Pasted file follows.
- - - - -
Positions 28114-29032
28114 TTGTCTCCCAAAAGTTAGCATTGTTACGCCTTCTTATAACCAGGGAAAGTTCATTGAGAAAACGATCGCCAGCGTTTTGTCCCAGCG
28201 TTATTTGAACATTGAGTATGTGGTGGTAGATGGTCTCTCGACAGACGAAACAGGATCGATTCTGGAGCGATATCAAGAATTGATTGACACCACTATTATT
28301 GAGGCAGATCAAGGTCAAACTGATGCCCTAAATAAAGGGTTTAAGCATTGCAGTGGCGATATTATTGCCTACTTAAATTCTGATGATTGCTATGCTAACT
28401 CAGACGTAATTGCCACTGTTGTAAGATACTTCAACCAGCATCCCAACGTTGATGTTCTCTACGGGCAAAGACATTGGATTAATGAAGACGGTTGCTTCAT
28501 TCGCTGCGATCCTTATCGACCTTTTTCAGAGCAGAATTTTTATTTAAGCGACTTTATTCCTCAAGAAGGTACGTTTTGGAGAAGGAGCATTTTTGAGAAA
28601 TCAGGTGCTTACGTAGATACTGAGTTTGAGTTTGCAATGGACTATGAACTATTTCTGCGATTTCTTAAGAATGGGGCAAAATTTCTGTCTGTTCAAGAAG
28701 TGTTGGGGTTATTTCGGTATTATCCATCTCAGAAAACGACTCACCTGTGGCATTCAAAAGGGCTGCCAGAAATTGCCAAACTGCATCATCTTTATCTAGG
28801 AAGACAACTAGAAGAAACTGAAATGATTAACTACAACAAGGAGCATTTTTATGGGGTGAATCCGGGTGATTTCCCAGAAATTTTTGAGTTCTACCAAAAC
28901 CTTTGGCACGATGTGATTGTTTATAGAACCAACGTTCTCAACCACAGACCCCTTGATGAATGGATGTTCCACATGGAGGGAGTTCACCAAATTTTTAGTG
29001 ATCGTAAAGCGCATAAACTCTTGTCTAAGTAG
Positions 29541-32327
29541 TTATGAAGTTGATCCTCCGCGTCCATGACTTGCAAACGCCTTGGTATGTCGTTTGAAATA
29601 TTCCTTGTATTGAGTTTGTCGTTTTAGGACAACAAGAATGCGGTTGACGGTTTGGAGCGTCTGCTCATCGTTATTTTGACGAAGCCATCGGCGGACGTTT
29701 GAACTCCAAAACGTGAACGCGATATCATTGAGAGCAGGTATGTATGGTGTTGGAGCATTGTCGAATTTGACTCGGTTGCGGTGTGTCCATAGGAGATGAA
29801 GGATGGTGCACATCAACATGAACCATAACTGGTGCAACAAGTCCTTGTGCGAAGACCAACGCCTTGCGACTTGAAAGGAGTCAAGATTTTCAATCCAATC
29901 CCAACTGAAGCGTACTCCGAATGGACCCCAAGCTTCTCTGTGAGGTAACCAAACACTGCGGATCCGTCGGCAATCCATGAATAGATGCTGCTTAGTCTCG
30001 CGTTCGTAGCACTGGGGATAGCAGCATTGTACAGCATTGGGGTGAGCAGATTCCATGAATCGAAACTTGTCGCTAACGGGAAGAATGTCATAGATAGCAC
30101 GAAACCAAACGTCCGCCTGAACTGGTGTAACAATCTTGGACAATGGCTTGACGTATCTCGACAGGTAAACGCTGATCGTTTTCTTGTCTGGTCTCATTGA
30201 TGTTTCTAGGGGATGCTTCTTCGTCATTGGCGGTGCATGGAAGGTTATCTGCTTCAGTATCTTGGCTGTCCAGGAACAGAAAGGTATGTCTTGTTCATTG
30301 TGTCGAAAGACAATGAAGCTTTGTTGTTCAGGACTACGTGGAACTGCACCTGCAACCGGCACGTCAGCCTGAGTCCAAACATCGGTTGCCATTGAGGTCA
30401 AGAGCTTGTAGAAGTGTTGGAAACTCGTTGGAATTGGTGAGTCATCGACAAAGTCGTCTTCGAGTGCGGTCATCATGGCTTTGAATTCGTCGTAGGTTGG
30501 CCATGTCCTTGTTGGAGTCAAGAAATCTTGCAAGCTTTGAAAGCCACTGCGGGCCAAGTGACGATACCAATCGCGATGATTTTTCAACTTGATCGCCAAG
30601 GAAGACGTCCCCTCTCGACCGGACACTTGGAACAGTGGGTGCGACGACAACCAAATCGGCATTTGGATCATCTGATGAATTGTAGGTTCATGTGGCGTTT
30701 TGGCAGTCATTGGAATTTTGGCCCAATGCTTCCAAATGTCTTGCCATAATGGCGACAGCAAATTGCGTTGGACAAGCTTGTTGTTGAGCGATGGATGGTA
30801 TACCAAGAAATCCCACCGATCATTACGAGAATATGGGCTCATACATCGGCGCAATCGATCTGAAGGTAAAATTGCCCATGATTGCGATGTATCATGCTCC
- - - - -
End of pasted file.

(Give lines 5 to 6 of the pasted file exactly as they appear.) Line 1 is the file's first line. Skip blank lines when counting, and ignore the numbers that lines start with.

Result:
28401 CAGACGTAATTGCCACTGTTGTAAGATACTTCAACCAGCATCCCAACGTTGATGTTCTCTACGGGCAAAGACATTGGATTAATGAAGACGGTTGCTTCAT
28501 TCGCTGCGATCCTTATCGACCTTTTTCAGAGCAGAATTTTTATTTAAGCGACTTTATTCCTCAAGAAGGTACGTTTTGGAGAAGGAGCATTTTTGAGAAA